There’s nothing like summer in the city: the air, the energy, the hundreds of neurosurgeons playing softball.
That’s right. This year, more than 600 neurosurgeons from across the United States and Canada will come together in Central Park for the annual Neurosurgery Charity Softball Tournament, organized by the department of neurosurgery at Columbia University Irving Medical Center/NewYork-Presbyterian Hospital. They’ll enjoy camaraderie and compete for the chance to take home a one-of-a-kind trophy: a golden softball inside a model of a skull.* But the main reason for this gathering of neurosurgeons is to raise money for the Neurosurgery Research and Education Foundation, which was set up by the American Association of Neurological Surgeons (AANS) “to support research and education efforts that enhance and confirm the critical role neurosurgeons play in improving lives”.
The event was established 15 years ago by Dr. Ricardo Komotar, then a first-year resident in Columbia’s Department of Neurosurgery, and Dr. Jeffrey Bruce, Columbia neurosurgeon and Residency Program Director. In its first year, the tournament was a friendly competition among four New York City neurosurgery departments: Columbia, Cornell, NYU and Mount Sinai. The following year, four more teams from the region participated: Harvard, Yale, Dartmouth and the University of Pennsylvania. Today, 40 teams come to compete in what is one of the largest annual events held in Central Park and among the largest organized events in neurosurgery.
The Neuro Charity Softball Tournament has been covered by ABC, CBS, NBC and even ESPN. It’s been written up in The Wall Street Journal and on Huffington Post. Now, for the 15th anniversary, it’s been noted in the scientific literature, too: The Journal of Neurosurgery published an article about the event, written by co-founders Dr. Komotar and Dr. Bruce and current Columbia neurosurgery resident Dr. Hannah Goldstein.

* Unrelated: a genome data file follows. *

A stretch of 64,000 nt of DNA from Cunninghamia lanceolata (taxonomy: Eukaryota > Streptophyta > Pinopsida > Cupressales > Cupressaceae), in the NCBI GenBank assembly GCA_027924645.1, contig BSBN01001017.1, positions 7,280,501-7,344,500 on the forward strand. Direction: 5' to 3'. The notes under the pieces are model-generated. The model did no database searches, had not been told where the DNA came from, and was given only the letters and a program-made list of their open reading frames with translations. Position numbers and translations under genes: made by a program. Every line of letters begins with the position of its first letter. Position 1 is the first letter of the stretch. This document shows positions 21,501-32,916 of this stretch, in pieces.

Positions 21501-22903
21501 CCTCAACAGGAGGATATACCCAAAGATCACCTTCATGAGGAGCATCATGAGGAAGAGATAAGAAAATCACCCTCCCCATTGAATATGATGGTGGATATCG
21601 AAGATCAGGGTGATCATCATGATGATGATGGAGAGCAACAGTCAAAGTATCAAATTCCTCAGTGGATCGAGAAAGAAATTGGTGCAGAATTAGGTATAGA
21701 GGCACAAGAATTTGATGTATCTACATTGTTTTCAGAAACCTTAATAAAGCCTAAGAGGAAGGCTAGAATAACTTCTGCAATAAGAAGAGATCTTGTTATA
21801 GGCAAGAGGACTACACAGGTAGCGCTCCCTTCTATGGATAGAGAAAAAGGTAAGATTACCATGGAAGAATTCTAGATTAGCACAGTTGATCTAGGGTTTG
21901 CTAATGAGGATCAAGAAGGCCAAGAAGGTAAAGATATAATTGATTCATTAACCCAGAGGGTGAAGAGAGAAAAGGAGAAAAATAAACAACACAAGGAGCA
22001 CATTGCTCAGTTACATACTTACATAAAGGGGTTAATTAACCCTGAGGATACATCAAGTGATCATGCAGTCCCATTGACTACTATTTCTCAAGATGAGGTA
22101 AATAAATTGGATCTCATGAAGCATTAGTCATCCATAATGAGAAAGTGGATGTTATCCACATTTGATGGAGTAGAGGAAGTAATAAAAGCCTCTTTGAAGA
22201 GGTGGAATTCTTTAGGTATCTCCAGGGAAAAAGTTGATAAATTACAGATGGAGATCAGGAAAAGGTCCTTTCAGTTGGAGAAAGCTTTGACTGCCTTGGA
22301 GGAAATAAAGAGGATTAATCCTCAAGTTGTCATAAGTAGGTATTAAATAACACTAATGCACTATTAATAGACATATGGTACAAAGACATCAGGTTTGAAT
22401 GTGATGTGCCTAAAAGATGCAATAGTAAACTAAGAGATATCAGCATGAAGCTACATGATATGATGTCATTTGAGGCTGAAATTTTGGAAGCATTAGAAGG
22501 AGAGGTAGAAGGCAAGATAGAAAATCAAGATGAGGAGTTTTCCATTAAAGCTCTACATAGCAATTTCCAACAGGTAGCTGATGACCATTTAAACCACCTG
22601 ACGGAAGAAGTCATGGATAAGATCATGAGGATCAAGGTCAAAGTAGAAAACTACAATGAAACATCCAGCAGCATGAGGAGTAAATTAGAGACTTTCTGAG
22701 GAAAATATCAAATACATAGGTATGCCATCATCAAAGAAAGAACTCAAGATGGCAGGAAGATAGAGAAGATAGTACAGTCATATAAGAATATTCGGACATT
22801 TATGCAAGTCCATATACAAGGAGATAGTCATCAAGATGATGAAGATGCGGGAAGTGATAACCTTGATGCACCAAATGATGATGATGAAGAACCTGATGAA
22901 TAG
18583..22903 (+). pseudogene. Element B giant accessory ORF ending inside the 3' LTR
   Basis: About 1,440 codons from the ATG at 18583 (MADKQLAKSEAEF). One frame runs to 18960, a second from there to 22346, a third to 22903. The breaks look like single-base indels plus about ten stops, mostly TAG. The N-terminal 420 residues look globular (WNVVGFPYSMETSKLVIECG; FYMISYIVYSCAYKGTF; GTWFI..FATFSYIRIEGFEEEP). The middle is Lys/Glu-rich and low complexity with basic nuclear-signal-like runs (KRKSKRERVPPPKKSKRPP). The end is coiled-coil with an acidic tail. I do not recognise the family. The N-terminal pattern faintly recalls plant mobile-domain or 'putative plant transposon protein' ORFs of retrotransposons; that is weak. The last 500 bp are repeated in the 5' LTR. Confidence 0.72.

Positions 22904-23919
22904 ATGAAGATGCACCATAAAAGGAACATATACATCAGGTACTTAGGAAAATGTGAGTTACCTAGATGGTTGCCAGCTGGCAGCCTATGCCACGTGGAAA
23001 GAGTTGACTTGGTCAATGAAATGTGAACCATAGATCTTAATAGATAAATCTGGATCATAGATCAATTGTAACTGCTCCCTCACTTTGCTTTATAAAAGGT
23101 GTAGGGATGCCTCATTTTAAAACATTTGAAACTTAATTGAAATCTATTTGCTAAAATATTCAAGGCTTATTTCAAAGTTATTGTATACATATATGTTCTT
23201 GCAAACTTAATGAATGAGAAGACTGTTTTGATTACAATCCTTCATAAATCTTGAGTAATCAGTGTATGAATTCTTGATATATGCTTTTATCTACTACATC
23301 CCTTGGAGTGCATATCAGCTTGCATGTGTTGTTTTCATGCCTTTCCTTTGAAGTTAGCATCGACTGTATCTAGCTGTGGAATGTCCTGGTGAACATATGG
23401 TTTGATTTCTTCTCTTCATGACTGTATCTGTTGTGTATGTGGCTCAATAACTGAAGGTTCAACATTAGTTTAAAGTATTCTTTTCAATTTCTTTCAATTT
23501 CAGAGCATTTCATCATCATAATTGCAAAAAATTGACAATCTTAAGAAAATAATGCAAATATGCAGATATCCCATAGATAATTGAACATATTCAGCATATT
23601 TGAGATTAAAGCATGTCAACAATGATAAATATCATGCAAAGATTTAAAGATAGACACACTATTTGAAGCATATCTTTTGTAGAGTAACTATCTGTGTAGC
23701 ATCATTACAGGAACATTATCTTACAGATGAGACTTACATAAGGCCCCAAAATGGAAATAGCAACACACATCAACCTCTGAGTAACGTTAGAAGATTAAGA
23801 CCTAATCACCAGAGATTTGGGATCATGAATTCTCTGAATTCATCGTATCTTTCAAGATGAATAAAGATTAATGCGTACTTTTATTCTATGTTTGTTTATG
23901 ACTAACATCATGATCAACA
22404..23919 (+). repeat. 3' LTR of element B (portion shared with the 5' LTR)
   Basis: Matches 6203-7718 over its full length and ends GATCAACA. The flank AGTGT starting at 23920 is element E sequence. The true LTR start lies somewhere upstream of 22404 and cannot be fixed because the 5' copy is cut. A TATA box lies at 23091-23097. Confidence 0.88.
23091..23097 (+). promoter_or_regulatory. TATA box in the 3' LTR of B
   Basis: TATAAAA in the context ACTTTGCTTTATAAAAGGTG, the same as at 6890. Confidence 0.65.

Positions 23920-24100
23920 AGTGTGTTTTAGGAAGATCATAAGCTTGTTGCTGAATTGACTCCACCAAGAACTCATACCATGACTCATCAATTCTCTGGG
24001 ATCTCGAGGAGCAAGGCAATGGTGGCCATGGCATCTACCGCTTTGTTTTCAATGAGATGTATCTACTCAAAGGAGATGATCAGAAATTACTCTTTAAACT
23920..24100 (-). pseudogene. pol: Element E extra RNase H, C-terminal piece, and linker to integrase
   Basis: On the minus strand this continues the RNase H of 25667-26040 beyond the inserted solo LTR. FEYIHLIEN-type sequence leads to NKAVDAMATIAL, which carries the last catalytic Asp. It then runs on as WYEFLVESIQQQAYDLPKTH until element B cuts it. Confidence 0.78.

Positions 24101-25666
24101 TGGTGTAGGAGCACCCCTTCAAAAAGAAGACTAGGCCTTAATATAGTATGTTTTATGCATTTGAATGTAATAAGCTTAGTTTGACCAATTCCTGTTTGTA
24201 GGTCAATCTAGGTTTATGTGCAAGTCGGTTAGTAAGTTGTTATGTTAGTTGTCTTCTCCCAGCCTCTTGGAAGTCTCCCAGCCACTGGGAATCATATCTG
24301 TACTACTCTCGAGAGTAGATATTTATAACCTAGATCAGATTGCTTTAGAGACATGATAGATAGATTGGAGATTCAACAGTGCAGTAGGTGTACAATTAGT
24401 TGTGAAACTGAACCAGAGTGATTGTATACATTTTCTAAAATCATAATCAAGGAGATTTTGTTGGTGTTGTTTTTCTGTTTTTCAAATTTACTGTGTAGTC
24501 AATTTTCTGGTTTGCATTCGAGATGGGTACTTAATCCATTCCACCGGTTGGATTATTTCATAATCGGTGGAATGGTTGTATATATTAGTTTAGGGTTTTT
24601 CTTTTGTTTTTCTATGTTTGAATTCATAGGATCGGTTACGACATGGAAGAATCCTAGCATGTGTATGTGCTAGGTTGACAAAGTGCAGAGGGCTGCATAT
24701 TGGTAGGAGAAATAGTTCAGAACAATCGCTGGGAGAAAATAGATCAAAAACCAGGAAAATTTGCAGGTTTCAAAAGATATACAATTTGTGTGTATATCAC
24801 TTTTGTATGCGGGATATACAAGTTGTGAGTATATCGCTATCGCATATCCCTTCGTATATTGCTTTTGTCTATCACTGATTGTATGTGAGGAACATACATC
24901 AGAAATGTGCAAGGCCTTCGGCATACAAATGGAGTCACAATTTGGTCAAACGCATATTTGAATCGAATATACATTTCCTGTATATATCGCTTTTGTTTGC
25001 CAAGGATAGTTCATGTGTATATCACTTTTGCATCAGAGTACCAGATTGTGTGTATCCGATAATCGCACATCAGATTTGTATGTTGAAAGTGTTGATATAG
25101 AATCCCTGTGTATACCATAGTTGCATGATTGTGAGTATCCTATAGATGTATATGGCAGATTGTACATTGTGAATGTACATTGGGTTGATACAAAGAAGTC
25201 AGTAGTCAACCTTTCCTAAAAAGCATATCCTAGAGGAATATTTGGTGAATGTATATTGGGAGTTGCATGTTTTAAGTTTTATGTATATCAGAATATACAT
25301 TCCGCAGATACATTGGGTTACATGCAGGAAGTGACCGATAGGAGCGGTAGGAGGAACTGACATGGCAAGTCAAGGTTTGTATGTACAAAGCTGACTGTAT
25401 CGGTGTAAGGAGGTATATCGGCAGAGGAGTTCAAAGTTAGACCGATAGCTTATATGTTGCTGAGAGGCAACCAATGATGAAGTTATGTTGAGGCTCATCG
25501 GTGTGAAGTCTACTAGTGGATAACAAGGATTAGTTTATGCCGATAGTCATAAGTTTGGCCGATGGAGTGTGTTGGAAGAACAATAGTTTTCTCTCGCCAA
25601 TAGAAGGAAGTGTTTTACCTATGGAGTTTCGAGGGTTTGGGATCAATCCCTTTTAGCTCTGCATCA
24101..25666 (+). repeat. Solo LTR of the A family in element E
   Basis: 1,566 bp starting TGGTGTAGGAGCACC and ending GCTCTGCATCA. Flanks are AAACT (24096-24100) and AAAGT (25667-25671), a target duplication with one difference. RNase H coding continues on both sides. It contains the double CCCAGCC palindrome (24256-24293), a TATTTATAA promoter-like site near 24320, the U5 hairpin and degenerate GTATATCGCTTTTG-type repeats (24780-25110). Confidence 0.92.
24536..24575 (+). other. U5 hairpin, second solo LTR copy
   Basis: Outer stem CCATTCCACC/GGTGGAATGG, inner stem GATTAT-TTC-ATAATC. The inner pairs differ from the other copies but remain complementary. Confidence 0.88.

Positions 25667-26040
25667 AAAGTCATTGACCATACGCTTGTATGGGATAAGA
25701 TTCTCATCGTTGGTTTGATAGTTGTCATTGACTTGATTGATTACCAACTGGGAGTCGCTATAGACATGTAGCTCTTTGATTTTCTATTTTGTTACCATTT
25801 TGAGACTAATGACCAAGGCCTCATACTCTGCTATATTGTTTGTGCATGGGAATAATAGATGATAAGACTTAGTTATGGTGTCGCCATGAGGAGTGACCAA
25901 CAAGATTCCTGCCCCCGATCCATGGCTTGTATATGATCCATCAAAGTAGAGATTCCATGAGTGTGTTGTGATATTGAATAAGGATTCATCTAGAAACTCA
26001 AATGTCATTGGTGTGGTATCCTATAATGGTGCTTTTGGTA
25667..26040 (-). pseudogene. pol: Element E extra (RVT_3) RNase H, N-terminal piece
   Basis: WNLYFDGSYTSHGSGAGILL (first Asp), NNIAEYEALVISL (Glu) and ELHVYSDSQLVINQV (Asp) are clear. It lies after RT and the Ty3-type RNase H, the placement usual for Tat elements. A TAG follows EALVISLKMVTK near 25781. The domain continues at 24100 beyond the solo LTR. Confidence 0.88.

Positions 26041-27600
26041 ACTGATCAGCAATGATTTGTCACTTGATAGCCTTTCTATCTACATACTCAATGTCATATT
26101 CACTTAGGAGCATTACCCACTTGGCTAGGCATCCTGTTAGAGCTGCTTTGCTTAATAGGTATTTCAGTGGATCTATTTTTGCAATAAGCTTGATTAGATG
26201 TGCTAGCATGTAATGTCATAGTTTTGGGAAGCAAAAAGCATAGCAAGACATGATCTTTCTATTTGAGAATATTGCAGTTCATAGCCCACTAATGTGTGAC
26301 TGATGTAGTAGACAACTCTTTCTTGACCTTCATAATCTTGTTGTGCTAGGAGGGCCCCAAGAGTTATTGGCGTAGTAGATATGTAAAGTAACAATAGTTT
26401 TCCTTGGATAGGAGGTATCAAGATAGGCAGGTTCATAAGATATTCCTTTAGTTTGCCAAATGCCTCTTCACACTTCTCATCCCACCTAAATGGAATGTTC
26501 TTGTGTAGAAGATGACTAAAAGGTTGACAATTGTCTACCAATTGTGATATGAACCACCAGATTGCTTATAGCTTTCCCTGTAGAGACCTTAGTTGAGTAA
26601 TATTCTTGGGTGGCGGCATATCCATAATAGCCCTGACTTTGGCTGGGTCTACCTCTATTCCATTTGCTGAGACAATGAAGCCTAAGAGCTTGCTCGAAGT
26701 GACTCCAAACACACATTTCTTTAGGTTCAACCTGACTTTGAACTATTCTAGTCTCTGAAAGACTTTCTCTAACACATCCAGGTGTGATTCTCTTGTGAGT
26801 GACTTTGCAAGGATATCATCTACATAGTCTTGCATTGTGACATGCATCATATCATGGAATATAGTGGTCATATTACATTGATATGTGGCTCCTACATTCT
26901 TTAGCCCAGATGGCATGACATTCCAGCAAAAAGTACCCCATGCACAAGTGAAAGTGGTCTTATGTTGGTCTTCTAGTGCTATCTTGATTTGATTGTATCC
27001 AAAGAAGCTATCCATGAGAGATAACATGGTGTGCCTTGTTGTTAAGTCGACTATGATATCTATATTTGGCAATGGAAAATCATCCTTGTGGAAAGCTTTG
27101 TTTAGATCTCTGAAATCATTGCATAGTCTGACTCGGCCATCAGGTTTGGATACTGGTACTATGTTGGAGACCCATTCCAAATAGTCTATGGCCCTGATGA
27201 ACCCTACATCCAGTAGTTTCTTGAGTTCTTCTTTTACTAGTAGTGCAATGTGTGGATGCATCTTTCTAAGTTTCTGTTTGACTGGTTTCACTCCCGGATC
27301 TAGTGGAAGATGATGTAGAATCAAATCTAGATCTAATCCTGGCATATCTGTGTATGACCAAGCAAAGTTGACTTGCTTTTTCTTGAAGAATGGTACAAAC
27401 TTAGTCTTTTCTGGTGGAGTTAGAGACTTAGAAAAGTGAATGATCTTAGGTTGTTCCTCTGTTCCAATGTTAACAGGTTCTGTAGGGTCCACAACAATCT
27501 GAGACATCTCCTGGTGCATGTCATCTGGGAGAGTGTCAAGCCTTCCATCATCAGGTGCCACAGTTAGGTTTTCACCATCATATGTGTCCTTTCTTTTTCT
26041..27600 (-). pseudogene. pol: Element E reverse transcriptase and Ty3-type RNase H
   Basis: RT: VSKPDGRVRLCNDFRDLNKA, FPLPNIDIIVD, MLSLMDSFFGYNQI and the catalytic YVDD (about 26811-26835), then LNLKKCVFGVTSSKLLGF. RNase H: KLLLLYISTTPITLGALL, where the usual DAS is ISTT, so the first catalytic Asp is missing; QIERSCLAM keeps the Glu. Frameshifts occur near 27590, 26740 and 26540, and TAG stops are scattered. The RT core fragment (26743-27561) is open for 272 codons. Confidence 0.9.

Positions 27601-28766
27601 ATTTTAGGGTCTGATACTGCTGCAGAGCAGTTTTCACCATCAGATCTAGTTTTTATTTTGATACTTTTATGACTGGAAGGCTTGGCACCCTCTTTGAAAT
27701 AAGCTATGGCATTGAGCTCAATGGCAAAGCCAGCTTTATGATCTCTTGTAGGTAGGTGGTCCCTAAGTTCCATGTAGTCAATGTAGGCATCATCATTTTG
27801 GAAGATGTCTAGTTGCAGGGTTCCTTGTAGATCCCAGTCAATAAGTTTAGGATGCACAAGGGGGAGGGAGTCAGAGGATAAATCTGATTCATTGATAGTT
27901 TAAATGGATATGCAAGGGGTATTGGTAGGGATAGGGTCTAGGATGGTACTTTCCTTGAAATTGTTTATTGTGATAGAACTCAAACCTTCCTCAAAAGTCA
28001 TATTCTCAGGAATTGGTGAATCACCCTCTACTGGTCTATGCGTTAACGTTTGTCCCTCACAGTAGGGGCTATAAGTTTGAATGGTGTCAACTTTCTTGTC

The authors describe the tournament’s history as well as its philanthropic mission (the all-important “charity” in Neuro Charity Softball). The New York Yankees were the tournament’s first sponsor, and the team continued to support the tournament throughout then-Yankee owner George Steinbrenner’s life. Today, corporations in the medical industry are the major sponsors. In addition, all teams pay an entry fee. After the cost of the event is covered, the rest of the money raised goes to support research and education efforts. To date, the tournament has raised nearly half a million dollars.
In addition to its charitable giving, the event has other benefits as well. Prominent neurosurgeons including Dr. Bruce teach a Continuing Medical Education course the evening before the tournament begins. CME credits are important for neurosurgeons throughout their careers as they stay up to date with developments in the field. The CME course is followed by an informal discussion… and then a night of rest before the tournament. The tournament itself fosters a sense of friendly competition among teams, while individual teams benefit from camaraderie outside the workplace, fostered by after-work practices, group travel to the event and team play.
This summer’s tournament is set for Saturday, June 9, 2018, and all area welcome to come cheer the teams on. Play ball!
* The wonderful description of the tournament trophy in Journal of Neurosurgery: A wooden block was obtained from the hospital’s maintenance division and subsequently buffed and polished, and an engraving plate affixed to the front. [This is where the winning team’s name is engraved each year.] A skull and cervical spine model was attached to the wooden block, with a gold-painted softball glued into the posterior fossa. The award was designated as “The J. Lawrence Pool Memorial Trophy” in tribute to the legendary, pioneering former Chairman of Neurological Surgery at Columbia’s Neurological Institute, who was also a passionate and accomplished sportsman (Fig. 1). The trophy is traditionally housed for the year at the tournament winner’s institution and has become a coveted item for friendly bragging rights.
Learn more about Dr. Bruce on his bio page here.
Learn more about Dr. Goldstein on the resident page here.
You have added pages to your clipboard. Please log in or create an account to share them or use later.
You are now being taken to Columbia Neurosurgery's site dedicated to the spine.
Use this button to save pages to your clipboard for future use.OK. Got it.